The Chinese nationals’ attorney, Dave von Beck of Seattle, said he found “what looks like collusion” between Blumenthal and the seller of the home, Alex Dudko of homebuilder Unique Design & Construction Co.

After issuing subpoenas in discovery, according to the suit, the attorney found emails and check stubs showing Blumenthal — the buyers’ agent — was actually working directly with Dudko, the seller, at the time of the sale.

One check showed Dudko paid Blumenthal $20,000 after the sales for “services,” according to the suit. The suit calls the payment a “kickback” for Blumenthal bringing the buyers to the developer.

In an email to Dudko around the time one of the sales closed, Blumenthal referred to a “bonus just between you and I.”

“Let’s meet for dinner and margarita’s again when I get back!” Blumenthal wrote to Dudko. “I need a new handbag :)”

Read full article here:

Link to article

Posted by on Jan 5, 2018 in Auctions, Bidding Wars, Jim's Take on the Market, Market Buzz | 9 comments

This Week’s Disrupter

This start-up has the right ingredients, but their auctions do have a reserve amount and no buyer-agent commissions, which cuts out other agents.  They say  “No Double Ending’, but when the buyers are unrepresented it puts the listing agent in an agency position – if the buyers ask a question, and the agent replies, an agency relationship has been created. 

Every start-up wants to beat out realtors, and think that the consumers will trust their faceless, unproven venture instead:

LINK

TORONTO, Oct. 18, 2017 — There is a new way to buy and sell real estate in Ontario. With today’s official launch of On The Block Realty, the uncertain and often frustrating process of trying to navigate the home market has taken an innovative step forward. This brand new real estate brokerage based in Toronto, has opened its doors to the public, offering new unique approaches to the industry.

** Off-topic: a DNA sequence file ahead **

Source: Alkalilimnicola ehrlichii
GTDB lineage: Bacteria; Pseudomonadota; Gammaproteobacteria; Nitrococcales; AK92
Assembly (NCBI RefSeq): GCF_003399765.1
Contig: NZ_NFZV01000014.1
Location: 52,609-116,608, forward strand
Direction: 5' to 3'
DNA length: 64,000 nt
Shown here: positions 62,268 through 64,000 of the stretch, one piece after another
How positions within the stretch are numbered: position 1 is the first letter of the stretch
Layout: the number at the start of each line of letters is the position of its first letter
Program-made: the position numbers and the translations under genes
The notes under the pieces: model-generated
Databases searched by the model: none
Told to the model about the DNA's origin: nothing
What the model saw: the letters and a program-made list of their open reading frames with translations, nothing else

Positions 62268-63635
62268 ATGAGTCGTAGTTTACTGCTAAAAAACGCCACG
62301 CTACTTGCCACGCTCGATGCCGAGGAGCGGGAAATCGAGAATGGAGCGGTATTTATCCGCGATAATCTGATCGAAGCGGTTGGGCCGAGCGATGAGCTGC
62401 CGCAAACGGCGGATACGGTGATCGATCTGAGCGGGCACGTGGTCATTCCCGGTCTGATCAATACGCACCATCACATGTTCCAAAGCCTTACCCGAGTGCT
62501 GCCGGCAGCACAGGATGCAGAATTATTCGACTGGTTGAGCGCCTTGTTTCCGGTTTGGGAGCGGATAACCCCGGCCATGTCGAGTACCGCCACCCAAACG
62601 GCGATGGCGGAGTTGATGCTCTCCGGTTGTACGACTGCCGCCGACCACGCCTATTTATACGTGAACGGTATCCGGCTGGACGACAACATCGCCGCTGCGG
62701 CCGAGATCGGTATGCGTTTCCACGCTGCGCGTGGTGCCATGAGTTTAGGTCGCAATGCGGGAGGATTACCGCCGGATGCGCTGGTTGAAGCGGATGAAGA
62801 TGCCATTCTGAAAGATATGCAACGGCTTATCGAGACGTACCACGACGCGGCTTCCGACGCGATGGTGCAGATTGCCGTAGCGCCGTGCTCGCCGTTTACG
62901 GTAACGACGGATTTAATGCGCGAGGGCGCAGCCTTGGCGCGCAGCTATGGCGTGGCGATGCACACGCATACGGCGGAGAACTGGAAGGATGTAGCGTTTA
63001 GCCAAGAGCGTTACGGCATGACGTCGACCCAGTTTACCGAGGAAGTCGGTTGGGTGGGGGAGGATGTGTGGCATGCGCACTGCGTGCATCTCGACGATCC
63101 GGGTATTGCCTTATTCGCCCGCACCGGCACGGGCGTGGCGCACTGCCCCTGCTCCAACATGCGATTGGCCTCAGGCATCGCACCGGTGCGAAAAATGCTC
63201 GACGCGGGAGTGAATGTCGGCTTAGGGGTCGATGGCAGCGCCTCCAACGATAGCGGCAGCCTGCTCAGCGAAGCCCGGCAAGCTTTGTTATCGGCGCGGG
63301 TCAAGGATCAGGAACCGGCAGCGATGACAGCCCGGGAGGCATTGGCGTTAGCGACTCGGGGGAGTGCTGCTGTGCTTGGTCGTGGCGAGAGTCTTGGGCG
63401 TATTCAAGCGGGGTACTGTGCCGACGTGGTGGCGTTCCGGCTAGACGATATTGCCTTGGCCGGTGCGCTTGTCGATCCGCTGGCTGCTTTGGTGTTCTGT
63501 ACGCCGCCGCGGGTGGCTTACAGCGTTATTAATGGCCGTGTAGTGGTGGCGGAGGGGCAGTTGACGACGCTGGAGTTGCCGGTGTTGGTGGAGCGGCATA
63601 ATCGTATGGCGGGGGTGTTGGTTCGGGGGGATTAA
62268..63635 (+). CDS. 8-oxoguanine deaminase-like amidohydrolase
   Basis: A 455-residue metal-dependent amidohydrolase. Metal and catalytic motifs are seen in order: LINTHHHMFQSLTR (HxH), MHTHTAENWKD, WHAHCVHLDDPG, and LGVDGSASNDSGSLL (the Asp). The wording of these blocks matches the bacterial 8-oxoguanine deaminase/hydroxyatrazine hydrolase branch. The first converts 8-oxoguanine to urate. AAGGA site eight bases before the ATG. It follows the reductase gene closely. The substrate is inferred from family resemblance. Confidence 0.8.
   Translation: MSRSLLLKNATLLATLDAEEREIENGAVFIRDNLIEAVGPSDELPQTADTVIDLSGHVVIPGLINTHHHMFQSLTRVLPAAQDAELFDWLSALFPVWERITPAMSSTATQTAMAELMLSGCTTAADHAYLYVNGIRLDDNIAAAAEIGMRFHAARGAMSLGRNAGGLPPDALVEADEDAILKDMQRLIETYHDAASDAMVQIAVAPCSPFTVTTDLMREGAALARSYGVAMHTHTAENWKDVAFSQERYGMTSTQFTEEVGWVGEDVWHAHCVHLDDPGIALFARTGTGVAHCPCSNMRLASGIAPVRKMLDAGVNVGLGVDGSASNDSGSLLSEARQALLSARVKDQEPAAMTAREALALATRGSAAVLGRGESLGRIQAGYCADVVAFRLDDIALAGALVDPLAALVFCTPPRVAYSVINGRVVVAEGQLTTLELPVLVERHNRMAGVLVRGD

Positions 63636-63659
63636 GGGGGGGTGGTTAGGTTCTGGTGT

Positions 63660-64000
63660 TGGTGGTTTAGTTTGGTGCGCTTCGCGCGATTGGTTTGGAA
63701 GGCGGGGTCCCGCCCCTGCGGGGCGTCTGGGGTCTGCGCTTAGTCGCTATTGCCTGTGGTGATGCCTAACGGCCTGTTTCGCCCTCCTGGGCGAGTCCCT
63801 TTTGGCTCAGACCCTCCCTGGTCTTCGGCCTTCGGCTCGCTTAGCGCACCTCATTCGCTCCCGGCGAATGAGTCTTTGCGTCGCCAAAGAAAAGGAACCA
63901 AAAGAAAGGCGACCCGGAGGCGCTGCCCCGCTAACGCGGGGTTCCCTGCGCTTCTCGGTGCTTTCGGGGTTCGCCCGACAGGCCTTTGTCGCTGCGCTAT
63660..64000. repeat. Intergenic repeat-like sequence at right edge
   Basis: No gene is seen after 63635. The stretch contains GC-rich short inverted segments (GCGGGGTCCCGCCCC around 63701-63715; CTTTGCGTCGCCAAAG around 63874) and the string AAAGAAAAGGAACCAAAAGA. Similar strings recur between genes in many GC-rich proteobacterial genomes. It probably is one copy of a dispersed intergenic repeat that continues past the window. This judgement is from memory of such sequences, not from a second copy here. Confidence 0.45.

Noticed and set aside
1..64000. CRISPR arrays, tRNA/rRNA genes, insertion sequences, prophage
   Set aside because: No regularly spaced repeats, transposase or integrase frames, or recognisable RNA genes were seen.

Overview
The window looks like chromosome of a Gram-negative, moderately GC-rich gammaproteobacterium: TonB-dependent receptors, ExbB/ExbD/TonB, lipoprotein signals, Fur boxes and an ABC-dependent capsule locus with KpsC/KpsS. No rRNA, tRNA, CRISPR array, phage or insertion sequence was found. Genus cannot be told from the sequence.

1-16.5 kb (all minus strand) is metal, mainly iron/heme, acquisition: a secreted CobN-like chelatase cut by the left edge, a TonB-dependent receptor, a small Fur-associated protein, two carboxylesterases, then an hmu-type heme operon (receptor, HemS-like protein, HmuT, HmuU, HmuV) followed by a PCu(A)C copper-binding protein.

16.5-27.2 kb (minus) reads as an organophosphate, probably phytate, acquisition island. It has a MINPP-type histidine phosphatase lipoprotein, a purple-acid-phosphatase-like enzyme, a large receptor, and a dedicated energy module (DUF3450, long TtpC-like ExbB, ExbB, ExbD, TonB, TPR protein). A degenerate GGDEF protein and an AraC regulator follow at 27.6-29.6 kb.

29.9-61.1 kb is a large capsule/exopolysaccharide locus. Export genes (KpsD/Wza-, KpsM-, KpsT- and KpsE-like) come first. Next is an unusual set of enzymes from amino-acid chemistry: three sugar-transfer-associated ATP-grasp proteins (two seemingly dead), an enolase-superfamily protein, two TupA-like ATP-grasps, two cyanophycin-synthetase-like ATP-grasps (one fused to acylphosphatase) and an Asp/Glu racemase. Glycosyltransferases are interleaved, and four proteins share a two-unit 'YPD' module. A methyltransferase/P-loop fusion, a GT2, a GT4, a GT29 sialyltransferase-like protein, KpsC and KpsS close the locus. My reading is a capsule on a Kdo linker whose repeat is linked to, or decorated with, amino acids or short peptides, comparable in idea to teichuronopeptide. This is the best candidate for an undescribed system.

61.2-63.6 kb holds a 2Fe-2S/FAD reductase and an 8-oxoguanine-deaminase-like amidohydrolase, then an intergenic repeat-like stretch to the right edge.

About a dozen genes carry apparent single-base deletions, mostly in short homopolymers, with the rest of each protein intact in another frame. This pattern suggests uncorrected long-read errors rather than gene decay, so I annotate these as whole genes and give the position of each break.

Chief among these advancements is the development of a cutting edge online auction platform that is aimed at bringing much needed transparency to buyers and sellers. The home buying process has been protected by silent bids in many situations, leaving buyers confused about what price to pay, and sellers concerned that some buyers may not have offered their best price. Inspired by the successful practice of real estate auctions in countries like Australia and the UK, this new system offers an exciting alternative for sellers who want to be certain they have maximized every bid from prospective buyers. It also ensures that every buyer has an equal opportunity to buy without any secrecy guarding the process.

“This isn’t about changing or fixing anything, it’s about evolving,” says CEO Daniel Steinfeld. He adds, “People deserve a choice when they make the biggest financial decision of their life. They also deserve clarity about every aspect of the transaction. We provide that.”

While the auction platform is the most distinguishing feature of this premium brokerage, there are several other features that the company believes will set it apart from the traditional brokerages in Ontario.

There is a ‘No Double Ending’ policy that ensures both sides of a transaction are never represented by the same Realtor. President and Broker of Record Katie Steinfeld says, “It is impossible to fathom that people with perfectly opposite financial objectives could have their best interest adequately represented by the same person.” She continues, “This is especially so when that individual stands to make more money by being on both sides of the transaction.” While the Ontario government and real estate industry have diverted from the point of protecting the consumer’s best interest, On The Block has done what makes the most sense – disallow the concept from their business model.